Today’s post is going to focus on a new concept in public school education that, actually in many ways, reflects much of what we have been advocating for almost a decade. 

Burying the old “lecture/reading/testing” model will liberate many more learning possibilities.  Emphasizing collaborative learning and project-based learning will open doors for so many of our young people.

And, while I have also emphasized multi-media instruction as well as bite-sized learning on-demand, the newly opened program at Arlington Tech is the most exciting new public education concept I have yet seen.

Their website succinctly lays out their plan:  “Learning at Arlington Tech is active (through inquiry), authentic (through projects), and motivated by the students’ interest.”

Here are excerpts from a recent Washington Post article about the new program:

“ .  .  . The proposed program would put career and technical education at the center of the school’s curriculum, allowing students to take all of their classes — including core academic subjects such as English and history — at the Arlington Career Center. The program would integrate academic lessons through projects and would cater to students who want to pursue higher education as well as those with plans to start working immediately after high school graduation.

 “It’s project-based learning, and the academics are anchored in career-technical education,” said Margaret Chung, principal of the career center.

 The program is designed to give students a taste of various career and technical education programs during their first year in high school — they would take classes in sustainable technology, engineering, auto collision repair and video production. By their junior year, Chung said, she hopes to have most students taking courses that confer college credit in high school.

 Students also would take all their core academic courses at the school, including English and history, but Chung is urging teachers to collaborate and formulate lessons that reach across all disciplines.

 The career center already specializes in project-based learning, with students receiving hands-on training to learn the skills they’ll need for the workforce. Students work on totaled cars to learn about collision repair, learn about cyber-security through simulated cyber-attacks and work with 3-D printers to learn about engineering.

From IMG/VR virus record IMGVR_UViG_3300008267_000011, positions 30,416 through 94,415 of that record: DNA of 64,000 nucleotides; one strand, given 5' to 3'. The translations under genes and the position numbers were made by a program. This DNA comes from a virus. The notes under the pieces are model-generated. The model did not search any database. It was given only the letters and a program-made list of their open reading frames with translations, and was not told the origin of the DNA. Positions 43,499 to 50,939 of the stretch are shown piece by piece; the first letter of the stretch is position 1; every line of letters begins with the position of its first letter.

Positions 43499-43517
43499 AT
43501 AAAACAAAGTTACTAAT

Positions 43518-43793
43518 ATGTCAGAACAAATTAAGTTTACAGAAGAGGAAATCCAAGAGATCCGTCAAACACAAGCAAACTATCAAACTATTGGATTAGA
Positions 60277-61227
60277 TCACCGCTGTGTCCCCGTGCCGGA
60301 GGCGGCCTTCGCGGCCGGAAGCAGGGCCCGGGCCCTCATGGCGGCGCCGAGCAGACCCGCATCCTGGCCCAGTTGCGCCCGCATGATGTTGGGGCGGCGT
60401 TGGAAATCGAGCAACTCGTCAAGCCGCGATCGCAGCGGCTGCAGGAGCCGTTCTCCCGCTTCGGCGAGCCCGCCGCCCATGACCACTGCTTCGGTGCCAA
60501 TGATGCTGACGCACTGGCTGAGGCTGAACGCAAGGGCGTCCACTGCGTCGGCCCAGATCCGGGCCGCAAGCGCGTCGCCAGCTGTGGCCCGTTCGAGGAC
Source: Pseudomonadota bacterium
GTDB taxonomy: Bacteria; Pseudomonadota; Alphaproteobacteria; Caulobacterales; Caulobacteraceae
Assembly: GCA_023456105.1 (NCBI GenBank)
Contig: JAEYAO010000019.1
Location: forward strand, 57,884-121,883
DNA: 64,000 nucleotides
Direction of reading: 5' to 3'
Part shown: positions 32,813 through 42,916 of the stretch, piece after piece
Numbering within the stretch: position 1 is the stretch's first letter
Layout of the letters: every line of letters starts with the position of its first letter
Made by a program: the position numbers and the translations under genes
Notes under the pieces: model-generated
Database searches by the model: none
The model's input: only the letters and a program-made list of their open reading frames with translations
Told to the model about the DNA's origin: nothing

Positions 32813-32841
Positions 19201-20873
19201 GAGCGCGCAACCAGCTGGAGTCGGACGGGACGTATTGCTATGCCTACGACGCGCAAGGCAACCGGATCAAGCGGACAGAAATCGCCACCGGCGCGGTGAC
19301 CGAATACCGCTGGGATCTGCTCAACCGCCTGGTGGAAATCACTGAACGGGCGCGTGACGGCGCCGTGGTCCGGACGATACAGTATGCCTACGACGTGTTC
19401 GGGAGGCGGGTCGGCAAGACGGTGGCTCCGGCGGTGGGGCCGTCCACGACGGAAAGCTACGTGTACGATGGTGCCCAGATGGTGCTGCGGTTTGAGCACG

Chung said she’s still battling the perception that her programs cater to the less academically inclined or to those uninterested in higher education. Some of the students will go on to engineering programs in college or will use the trades they learned to finance their college education. Others are able to get good-paying jobs straight out of high school. Arlington Tech is designed for college-bound ­students.

“It’s for students who are above and beyond and understand that the work is important,” Chung said. “They’re not trying to follow a particular pattern. They’re trying to find their own passion.”

 Cassidy Nolen, who will be the coordinator of Arlington Tech, said the school’s program will try to encourage alternatives to traditional textbook instruction; he and Chung are hoping to focus on project-based learning, conveying lessons through experiments, projects and simulations. The method has become more popular in an era when some are concerned that school is too test-driven and is not effectively preparing students for the real world.  .  .  . “

 I hope Arlington Tech is a big success — and, I’m betting it will be.

 More on Monday  –  –  –

   — Bill Walton, co-Founder, ITC Learning

       November 15, 2017  (Mondays & Wednesdays)


 (This is a personal blog.  Any views or opinions represented in this blog are personal and belong solely to the blog owner,, an independent consultant.  They do not represent those of people, institutions or organizations that the owner may or may not be associated with in a professional or personal capacity.)